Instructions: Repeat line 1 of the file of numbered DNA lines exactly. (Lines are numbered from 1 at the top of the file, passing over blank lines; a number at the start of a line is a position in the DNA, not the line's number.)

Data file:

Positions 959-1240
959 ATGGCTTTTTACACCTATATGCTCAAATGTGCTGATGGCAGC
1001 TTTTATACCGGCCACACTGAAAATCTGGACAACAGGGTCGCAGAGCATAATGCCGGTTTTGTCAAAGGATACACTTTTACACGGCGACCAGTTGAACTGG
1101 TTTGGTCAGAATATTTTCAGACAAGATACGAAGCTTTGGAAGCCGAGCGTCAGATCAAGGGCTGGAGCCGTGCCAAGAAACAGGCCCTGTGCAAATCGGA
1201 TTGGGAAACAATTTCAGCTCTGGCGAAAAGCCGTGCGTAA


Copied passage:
Positions 959-1240